The red and black ship cuts through the waters of Matanzas Bay, its sails waving in the wind. On deck, members of a pirate crew call one another by names such as Oly Mackarel, Jaybird, Anastasia, Clipper, and Dirty James as they cavort between bow and stern, dazzling their audiences. Their ship, the Black Raven, was designed as a floating live performance theater—and accommodates more than 120 passengers as a crew of performers in full buccaneer dress produce interactive and dynamic plays in the spotlight. The actors work the crowd with a variety of rehearsed but unscripted skits, geared toward audiences of all ages, and may change their performance to engage specific audience members.
They tell a tale to quake your bones at Warehouse 31—on October 13, 1875, a woodcutter by the name of Billy Turner killed his nine-year-old daughter in a horrific accident. Unable to cope with his grief, Turner killed himself. But the pain was too great for death to assuage. Soon Pelham was under siege from a series of mysterious events. A young girl found roaming unattended along a railway. The sound of a chainsaw echoing from the forest. Glass doors sliding open as soon as somebody stepped in front of them. Today, Warehouse 31 stands on the site of that ill-fated lumberyard, and guests can experience some scares of their own, thanks to a cast of monsters, high-tech animatronics, and gravely unhinged clowns.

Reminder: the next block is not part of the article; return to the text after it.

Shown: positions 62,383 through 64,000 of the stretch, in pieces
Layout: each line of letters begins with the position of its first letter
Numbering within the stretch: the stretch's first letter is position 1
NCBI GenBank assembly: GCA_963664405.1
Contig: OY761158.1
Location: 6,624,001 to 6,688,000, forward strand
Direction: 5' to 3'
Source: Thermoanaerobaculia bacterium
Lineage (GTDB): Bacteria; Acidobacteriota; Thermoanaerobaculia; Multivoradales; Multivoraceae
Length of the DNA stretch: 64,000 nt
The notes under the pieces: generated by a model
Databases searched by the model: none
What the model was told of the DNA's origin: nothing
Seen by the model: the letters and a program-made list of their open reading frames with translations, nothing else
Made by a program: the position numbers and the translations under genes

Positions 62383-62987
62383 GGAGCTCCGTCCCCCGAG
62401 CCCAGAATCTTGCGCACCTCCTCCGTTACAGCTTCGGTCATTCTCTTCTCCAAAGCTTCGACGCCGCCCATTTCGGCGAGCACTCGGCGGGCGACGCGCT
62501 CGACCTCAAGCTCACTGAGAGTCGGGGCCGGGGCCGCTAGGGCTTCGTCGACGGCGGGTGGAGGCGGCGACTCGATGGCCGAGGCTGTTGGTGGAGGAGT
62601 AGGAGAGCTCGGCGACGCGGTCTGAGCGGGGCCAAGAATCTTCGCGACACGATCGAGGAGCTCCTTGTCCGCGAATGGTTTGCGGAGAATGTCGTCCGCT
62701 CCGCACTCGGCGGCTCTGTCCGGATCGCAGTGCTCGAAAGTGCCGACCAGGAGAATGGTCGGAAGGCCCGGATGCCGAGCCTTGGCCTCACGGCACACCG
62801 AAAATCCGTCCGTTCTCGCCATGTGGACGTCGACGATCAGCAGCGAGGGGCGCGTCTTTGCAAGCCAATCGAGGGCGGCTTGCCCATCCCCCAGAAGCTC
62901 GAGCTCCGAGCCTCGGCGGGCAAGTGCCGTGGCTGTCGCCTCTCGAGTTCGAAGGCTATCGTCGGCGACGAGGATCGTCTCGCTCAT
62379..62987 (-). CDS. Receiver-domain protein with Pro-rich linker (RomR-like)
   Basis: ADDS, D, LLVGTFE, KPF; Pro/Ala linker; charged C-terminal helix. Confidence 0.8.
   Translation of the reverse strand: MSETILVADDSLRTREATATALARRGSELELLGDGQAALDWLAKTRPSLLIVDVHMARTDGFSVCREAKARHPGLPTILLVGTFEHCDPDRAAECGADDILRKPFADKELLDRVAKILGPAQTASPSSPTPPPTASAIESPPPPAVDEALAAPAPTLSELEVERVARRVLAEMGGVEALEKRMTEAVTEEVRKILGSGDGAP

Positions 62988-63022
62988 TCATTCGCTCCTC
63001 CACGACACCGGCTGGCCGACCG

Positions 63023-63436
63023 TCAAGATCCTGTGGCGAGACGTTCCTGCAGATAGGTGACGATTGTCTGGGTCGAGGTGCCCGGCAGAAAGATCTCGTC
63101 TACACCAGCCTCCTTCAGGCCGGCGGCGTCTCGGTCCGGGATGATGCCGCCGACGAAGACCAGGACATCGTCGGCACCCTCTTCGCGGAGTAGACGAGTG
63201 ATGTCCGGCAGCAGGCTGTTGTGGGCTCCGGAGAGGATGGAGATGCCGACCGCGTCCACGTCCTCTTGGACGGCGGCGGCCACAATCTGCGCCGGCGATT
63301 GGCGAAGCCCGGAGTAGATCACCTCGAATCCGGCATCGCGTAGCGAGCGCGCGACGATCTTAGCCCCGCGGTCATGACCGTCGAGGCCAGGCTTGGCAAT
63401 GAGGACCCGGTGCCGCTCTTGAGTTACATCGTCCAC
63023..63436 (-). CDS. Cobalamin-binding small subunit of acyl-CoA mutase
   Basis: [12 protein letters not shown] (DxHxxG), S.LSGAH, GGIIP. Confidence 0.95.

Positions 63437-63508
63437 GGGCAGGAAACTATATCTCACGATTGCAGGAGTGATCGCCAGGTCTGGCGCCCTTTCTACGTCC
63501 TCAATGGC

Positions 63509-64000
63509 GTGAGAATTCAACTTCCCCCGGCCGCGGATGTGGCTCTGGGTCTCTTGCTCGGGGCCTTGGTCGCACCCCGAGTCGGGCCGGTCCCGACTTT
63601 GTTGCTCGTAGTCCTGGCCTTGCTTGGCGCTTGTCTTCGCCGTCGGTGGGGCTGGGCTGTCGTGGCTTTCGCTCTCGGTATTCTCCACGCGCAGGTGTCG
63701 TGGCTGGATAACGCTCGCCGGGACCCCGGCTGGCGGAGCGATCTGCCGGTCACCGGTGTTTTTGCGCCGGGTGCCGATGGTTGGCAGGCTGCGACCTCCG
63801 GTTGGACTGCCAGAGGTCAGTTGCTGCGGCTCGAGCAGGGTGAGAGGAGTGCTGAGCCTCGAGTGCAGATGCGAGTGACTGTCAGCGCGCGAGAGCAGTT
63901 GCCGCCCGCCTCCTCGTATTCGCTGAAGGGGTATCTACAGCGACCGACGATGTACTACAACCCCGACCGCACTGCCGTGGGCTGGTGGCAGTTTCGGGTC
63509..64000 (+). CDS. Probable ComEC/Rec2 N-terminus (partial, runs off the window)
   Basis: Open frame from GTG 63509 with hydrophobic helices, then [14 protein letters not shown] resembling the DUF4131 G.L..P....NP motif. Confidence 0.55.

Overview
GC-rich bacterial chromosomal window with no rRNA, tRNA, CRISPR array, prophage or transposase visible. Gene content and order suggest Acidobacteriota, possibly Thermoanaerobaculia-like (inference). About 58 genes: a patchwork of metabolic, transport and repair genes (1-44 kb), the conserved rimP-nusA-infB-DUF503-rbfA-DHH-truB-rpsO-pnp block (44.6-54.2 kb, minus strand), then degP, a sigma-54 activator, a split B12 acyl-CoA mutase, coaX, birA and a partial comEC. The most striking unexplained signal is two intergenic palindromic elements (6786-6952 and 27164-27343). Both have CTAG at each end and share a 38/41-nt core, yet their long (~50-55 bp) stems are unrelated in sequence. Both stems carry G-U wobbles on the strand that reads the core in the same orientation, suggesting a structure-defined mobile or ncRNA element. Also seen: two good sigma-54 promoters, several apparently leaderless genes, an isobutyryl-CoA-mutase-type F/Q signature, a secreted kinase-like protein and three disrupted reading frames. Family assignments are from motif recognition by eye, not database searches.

History is built into the very foundation of St. Augustine Amphitheatre. Built in 1965 to commemorate the city's quadricentennial, the stage immediately began featuring Cross and Sword, a historical drama about the founding of St. Augustine. It was a tradition that continued unbroken for 32 years. In 2002, St. Johns County funded a refurbishing of the amphitheater. Five years later—after upgrading the capacity, constructing a hikeable arboretum, and clearing out lingering conquistadors—the new facility is capable of comfortably hosting up to 4,100 concertgoers.
Formed in the glory days of heavy metal, Queensrÿche rocks audiences with songs that reveal the fierce polish of 30 years of evolving artistry. The band's distinctive mix of prog rock, metal, and subliminal messaging rocketed its Empire album up the charts, launching hits such as "Silent Lucidity," "Jet City Woman," and "Best I Can." Normally reserved only for members of Queensrÿche's fan club, a backstage meet-and-greet lets a small group of the devoted make personal connections with the four lords of loudness, shaking their lightning-fast hands and comparing headbanging techniques. Opening band Driven thrashes through a set of classic hard-rock covers and original cuts as raging as a riverbed full of angry bulls.